Sunscreen Education 101

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With so many types of sunscreens available, it is easy to get overwhelmed at the local drug store. Before you buy a bottle of sunscreen, let’s review some of the basics. Understanding what you might see on sunscreen labels will allow you to choose the right sunscreen for you and your family’s needs.

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What Does UVA and UVB Mean?

Sunlight consists of two types of harmful ultraviolet radiations: UVA and UVB rays.

UVA

These types of rays penetrate into the thickest layer of skin and have long-term effects on the skin that lead to premature aging such as wrinkles and age spots.

UVB

These types of rays have short-term effects on the skin and are the primary cause of sunburn.

Facts on Sun Protection Factor (SPF)Sunscreen 101 from Children's Hospital Los Angeles

Sun Protection Factor (SPF) measures the length of time a sunscreen will prevent your skin from reddening or burning from UVB radiation only. Choosing a higher SPF does not necessarily mean you will have more protection. Adequate protection comes from applying the right amount of sunscreen and ensuring that you reapply throughout the day.

Types of Sunscreen

Sunscreens are available in many forms including gels, lotions, sprays, wipes and powders. The sunscreens made exclusively for infants and children often contain fewer fragrances and chemicals which are less irritating to the skin. When shopping for your sunscreen needs, look for these other specific types of sunscreens:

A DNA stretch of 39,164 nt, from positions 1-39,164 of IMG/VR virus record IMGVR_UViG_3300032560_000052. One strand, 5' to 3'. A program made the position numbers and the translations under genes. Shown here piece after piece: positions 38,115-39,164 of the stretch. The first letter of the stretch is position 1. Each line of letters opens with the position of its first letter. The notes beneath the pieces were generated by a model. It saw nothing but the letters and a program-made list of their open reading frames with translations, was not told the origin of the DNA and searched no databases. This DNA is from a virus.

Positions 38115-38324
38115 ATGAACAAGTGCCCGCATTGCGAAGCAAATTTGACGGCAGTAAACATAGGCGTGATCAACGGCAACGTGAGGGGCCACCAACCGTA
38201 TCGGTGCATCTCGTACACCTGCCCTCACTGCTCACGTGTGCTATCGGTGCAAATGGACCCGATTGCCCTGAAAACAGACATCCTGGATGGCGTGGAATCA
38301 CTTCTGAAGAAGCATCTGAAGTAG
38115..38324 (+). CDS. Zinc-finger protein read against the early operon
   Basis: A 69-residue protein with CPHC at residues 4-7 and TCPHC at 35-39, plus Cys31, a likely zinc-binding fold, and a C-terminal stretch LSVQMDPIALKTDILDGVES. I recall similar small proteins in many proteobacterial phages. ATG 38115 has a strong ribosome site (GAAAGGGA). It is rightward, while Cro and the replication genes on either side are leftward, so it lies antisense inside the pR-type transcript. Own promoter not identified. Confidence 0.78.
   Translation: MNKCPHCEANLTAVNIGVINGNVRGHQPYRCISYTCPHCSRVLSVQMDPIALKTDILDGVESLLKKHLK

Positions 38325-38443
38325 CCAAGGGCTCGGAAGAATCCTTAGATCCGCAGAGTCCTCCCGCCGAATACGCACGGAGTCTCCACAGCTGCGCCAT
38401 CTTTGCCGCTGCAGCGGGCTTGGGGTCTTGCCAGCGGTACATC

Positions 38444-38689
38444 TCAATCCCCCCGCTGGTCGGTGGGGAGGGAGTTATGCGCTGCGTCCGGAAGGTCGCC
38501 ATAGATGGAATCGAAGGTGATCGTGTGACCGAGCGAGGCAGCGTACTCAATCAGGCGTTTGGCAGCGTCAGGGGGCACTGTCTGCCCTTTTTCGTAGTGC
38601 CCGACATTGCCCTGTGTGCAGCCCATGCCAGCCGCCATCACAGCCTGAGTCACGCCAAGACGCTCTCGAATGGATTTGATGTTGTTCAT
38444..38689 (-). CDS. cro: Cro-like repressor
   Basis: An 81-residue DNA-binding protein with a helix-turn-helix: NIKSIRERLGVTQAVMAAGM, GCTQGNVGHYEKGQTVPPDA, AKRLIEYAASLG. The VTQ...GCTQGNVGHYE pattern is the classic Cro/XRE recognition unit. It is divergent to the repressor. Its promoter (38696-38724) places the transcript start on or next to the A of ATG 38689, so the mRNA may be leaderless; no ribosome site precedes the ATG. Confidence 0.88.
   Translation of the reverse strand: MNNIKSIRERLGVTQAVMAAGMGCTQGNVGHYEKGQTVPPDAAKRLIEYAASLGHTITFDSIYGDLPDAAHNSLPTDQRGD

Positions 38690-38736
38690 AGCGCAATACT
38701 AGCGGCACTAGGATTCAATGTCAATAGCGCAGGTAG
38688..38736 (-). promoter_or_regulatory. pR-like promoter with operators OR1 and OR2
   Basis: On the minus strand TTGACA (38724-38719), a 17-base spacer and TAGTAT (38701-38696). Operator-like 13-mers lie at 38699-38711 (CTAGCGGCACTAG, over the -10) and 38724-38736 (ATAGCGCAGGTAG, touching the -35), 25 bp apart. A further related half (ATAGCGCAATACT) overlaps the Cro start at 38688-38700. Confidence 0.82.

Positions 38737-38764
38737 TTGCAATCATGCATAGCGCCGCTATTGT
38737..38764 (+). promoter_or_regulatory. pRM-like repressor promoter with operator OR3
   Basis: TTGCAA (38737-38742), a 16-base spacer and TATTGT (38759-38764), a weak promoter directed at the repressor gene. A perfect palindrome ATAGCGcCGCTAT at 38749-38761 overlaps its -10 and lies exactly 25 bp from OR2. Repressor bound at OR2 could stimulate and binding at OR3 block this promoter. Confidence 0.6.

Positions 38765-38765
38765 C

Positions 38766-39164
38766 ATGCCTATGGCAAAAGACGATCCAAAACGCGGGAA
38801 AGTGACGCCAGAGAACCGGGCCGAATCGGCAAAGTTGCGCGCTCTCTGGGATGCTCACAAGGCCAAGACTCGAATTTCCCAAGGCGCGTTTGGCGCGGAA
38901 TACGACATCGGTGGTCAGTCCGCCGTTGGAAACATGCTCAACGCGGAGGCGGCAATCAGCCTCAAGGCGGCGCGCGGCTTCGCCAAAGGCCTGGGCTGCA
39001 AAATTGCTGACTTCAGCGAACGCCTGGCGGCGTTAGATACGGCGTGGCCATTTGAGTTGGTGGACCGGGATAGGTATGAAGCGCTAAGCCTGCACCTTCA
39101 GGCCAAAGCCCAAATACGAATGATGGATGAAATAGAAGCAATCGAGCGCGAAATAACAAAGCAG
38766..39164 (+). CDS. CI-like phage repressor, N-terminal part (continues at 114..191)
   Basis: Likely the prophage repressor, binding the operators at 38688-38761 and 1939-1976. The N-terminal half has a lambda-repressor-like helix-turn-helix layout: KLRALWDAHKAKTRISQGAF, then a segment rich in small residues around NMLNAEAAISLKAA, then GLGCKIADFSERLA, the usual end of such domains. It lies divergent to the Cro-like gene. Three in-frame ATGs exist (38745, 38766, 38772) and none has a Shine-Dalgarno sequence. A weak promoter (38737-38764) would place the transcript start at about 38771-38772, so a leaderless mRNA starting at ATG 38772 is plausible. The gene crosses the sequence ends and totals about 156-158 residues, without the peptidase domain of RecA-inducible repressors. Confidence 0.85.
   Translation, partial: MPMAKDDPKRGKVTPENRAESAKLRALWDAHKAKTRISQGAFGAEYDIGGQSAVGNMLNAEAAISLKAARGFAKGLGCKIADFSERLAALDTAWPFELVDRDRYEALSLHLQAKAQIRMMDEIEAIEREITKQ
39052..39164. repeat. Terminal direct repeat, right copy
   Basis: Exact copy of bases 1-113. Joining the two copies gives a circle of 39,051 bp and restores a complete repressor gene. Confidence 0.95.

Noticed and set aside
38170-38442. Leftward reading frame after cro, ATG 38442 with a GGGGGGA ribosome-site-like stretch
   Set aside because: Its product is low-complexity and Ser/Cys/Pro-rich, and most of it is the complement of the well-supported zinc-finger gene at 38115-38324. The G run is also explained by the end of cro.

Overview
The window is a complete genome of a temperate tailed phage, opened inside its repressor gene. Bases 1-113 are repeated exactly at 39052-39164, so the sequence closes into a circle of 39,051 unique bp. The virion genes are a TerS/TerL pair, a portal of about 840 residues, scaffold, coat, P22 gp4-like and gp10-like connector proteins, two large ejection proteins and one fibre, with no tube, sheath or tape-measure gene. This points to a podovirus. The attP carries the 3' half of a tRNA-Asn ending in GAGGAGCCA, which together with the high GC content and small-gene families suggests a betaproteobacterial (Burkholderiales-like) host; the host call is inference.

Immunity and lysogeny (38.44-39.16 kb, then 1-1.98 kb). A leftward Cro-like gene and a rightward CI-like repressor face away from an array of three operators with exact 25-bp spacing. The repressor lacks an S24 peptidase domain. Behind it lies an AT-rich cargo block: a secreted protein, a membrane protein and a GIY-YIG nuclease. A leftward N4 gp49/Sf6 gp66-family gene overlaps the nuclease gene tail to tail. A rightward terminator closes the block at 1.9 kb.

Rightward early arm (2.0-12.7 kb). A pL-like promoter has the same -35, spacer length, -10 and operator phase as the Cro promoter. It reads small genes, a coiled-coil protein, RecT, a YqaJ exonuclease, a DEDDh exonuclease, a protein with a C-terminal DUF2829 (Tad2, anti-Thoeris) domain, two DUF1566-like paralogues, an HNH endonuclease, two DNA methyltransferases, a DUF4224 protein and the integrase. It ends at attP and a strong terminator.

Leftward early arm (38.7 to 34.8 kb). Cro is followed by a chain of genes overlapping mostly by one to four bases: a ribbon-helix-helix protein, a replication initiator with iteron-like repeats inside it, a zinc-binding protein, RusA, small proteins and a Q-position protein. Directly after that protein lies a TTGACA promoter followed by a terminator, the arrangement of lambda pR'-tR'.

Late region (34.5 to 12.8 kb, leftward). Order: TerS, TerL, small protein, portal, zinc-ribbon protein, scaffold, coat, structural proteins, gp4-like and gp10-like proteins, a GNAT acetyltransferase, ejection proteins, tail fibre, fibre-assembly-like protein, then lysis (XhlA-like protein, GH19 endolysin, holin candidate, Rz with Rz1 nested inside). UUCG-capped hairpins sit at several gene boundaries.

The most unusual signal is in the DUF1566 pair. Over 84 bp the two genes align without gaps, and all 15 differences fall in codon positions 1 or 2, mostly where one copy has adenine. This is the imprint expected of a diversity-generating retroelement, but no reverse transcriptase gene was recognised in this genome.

For the Face

  • Oil and fragrance free
  • Not recommended to use on your child’s body
  • Will not clog pores or irritate your child’s eyes

For Sensitive Skin

  • Hypoallergenic and sometimes free of chemicals
  • Always do a skin patch test on your child before lathering up your child’s entire body

For Outdoors, Sports and Water Activity

  • Water-resistant (label must note in minutes the amount of time in which the product is water resistant; usually between 40-80 minutes).
  • Usually a higher SPF of 45-50+.

Choosing the Right Sunscreen

Before picking out a bottle of sunscreen, make sure it follows the recommendations from the American Academy of Dermatology, which are:

  • Broad-spectrum protection (protects against BOTH UVA and UVB rays)
  • Sun protection factor (SPF) of 30 or greater
  • Water-resistant

When you’re shopping for sunscreen for your family, ask yourself these four questions:

  1. Which sunscreen feels best on my child’s skin?
  2. Known skin allergies or sensitivities?
  3. Which sunscreen is easiest to apply and reapply?
  4. Will my child be doing sports and other activities (swimming, surfing, sun bathing, etc.)

Putting Sunscreen on a Picky Child

Wearing sunscreen is the first line of defense against skin cancer. If your child is picky or gives you a hard time about wearing sunscreen, here are some suggestions:

  • Lead by example. Put sunscreen on yourself to show them it’s important for you (mom and dad) too
  • Allow your child to apply sunscreen on you first and then to themselves
  • Create a fun name for sunscreen like “Super Spray” or “Magic Lotion”
  • Allow them to use a large clean paintbrush to apply sunscreen on their body

I hope this information makes you feel at ease the next time you need to go to the drug store and purchase sunscreen for your family. To further understand the Food and Drug Administration’s (FDA) regulations regarding sunscreen, please click here to view my other blog post “Sunscreen Safety: Understanding the FDA’s Requirements.